Mumsnet introduces...Lottie Moggach's top tips for debut authors
As part of a new feature, 'Mumsnet introduces...', we're delighted to present Lottie Moggach with her unique and bold debut novel Kiss Me First, about the trials and tribulations of living a life online.
As well as giving away copies of the book to review, Lottie has offered her top writing tips for budding authors.
1. Don't be disheartened if you find writing generally agonising. Thomas Mann said: "A writer is someone for whom writing is more difficult than it is for other people."
2. Don't be disheartened if your first draft is unspeakably, fist-gnawingly terrible. Again, you are not alone. I've heard several famous authors say they have recurring nightmares about someone reading their first draft. Just get it down, clichés, banalities, one-dimensional characters and all; then the real work can begin.
3. Guard your writing time zealously and do not waste even a minute of it online. Save the Internet as a reward for reaching your target for the day.
4. You may find yourself spending your days in a semi-detached state, obsessively thinking about your story to the exclusion of real life. This is 'writing' too: warn those you live with, and ask that they don't bother you with petty demands and unnecessary chat. Admittedly, small children may not grant this request.
5. Try not to talk about what you're writing. Communicating your story verbally can weaken your desire to get it written down. The exception is if you're stuck with your plot; then, half an hour sparking ideas off a clever confidante can be more fruitful than a week thinking alone.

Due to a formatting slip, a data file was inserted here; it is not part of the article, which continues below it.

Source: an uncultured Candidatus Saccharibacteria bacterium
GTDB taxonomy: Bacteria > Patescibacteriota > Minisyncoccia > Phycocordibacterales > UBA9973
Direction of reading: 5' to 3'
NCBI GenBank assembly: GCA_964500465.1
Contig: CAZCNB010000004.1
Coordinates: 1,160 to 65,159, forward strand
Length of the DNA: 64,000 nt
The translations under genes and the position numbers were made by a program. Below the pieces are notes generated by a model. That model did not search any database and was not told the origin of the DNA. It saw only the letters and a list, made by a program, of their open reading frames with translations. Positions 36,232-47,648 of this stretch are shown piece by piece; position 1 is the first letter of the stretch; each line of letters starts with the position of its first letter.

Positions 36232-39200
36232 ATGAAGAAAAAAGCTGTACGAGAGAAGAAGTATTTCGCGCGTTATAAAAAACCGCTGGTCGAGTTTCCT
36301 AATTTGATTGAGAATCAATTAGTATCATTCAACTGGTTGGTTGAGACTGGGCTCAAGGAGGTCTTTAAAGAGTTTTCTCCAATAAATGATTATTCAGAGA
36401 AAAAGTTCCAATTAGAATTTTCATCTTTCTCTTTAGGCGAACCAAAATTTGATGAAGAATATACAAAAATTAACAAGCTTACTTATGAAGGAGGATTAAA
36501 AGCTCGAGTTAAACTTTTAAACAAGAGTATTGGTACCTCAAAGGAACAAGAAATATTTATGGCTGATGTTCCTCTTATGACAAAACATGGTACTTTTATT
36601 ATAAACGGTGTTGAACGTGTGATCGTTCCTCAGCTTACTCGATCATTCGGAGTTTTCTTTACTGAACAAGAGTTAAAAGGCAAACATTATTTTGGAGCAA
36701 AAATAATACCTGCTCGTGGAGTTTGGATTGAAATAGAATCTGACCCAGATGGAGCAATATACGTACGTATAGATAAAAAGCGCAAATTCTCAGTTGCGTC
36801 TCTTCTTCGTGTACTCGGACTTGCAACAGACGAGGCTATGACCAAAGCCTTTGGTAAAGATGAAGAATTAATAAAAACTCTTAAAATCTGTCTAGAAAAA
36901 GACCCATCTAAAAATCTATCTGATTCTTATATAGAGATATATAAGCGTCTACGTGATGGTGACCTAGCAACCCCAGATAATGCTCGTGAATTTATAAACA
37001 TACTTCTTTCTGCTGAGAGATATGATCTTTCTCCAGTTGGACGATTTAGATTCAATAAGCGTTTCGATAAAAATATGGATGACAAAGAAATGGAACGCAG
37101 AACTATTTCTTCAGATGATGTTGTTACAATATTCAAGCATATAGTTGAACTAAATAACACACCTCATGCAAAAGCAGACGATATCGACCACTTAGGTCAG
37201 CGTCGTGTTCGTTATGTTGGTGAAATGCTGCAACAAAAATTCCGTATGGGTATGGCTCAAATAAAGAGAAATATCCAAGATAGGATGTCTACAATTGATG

6. Finally, you think you might have finished. Well done! Some say that you should now garner as many opinions as possible on your manuscript, but this can lead to too much flustering, conflicting advice. A couple of carefully chosen readers are best.
7. To find an agent, look in the acknowledgments of a book you admire, where you'll usually find the name of the author's agent. Write and tell them you love the author they represent and that is why you are approaching them. Don't compare yourself to the author.
8. Your submission letter has just one job, and it's the same job as every page in your manuscript: to make the agent want to read on. So don't blather away. Say just enough about yourself and the novel to create enough energy to get the agent to turn the page.
9. Do send your manuscript to more than one agent at a time - unless they insist on an exclusive submission - but make this clear to each and say you'll notify them if you get interest elsewhere.
10. Some people won't like your novel: they may be agents, reviewers, friends or strangers on Twitter. Negative criticism isn't nice to hear but remember, no author is universally adored. Look at the Amazon reviews of your favourite book for proof.
Cheeky number 11
11. Self-publishing does not preclude a professional publishing deal. If you find a big enough market for your work, agents and editors will be interested in helping you achieve even greater success.
More about Lottie Moggach
A London native from a family of acclaimed writers, Lottie attended Sussex University before she began a career in journalism at the Times. There, she worked as a feature writer, book reviewer, and columnist, for several years. She currently publishes in a variety of newspapers and magazines including the Financial Times, Time Out, Elle and GQ. Kiss Me First is her debut novel.